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The Society's work.

The published History of Medford is the work of Rev. Charles Brooks, 1855, reprinted with some omissions and little addition by Mr. Usher in 1885.

Twenty years later (in the necessarily limited space of ninety pages allotted him by the publishing committee) Mr. Hooper covered the entire period of Medford's existence in a concise and interesting compilation of historic facts. These he combined with some results of his own research and illustrated it by maps.

Ten years before this, however, the Historical Society was formed, one of its objects being to gather such facts relative to Medford history, near and remote, as were likely to be lost or forgotten. It has sought to do this by papers and addresses, many of which have appeared in the Register. During the past season they have been as follows:— [p. 98]

October 21.—‘Distinguished Guests and Residents in Medford.’ Miss Eliza M. Gill.

November 18.— ‘The Roman Catholic Church in Medford.’ Mrs. Louise F. Hunt.

December 16.—‘Milestones in and around Boston.’ Charles F. Read, Esq.

January 20.—‘Old Salem Street.’ Miss Helen T. Wild.

February 17.—‘Old Medford Records.’ Allston P. Joyce, Esq.

March 17.—‘John Trumbull, Painter of the Revolution.’ Mr. Samuel Abbott.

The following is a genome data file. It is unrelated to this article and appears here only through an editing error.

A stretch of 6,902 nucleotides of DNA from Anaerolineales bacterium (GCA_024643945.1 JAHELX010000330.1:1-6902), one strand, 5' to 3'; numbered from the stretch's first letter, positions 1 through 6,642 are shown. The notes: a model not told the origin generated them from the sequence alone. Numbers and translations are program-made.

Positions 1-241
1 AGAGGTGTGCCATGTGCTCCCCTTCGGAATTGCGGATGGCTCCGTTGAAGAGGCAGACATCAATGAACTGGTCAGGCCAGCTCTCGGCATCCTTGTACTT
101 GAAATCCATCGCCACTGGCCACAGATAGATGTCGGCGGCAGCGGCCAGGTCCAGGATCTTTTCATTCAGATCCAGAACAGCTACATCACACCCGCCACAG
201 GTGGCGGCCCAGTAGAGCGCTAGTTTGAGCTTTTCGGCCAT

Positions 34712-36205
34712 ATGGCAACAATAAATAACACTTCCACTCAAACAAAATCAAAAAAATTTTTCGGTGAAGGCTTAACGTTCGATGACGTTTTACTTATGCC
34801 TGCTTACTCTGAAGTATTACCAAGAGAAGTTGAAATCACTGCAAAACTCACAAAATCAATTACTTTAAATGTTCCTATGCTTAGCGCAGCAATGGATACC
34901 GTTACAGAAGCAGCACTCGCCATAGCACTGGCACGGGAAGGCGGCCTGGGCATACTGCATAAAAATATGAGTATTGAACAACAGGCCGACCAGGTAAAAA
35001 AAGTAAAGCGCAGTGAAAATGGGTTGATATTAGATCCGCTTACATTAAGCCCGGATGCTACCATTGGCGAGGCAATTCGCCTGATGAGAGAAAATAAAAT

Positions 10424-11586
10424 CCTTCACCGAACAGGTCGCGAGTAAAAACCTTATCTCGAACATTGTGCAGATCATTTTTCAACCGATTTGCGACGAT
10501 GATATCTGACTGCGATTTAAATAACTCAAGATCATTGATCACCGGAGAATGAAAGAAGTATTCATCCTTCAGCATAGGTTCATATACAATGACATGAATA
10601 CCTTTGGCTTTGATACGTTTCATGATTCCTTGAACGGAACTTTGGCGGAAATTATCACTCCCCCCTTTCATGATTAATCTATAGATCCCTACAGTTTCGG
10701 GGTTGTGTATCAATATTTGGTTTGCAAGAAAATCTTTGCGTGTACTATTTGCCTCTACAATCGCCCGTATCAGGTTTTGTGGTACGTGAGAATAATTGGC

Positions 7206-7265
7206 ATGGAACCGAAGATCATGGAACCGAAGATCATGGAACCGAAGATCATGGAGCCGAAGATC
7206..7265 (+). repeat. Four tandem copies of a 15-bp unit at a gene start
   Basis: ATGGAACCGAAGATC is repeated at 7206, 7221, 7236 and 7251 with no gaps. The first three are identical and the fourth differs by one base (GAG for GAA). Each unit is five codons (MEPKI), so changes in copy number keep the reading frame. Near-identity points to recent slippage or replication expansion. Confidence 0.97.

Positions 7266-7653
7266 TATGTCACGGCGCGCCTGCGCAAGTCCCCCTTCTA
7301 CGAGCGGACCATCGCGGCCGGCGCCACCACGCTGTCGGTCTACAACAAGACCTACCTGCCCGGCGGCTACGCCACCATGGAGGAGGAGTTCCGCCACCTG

April 21.—‘The Massacre at Lancaster and the Story of Mrs. Rowlandson.’ Mrs. Augusta R. Brigham.

May 19.—‘The Romance of Records.’ Rev. Arthur W. H. Eaton, D. C.L.

On Saturday evening, May 3, at a special meeting, Mr. F. H. C. Woolley exhibited his water-color of the Pilgrim, and told the story of this last Medford ship.

The society rooms have been open to members on Saturday evenings, and members are privileged to invite friends to the meetings. It is to be regretted that more do not avail themselves of the opportunity and become acquainted with our work, and also that our limited means prohibit the opening of the rooms to the public on stated days.

With this issue the Register completes its sixteenth volume. There is but little on its nearly two thousand pages that is foreign to Medford, and much that can be found thus in print nowhere else. It is the result of the painstaking work, a labor of love, of many who claim Medford as home. Not all the story of the remote past of our ancient town has been as yet written. There are certainly many events and items of more recent time well worth notice. And this for the bettering of the city that is and is to be.

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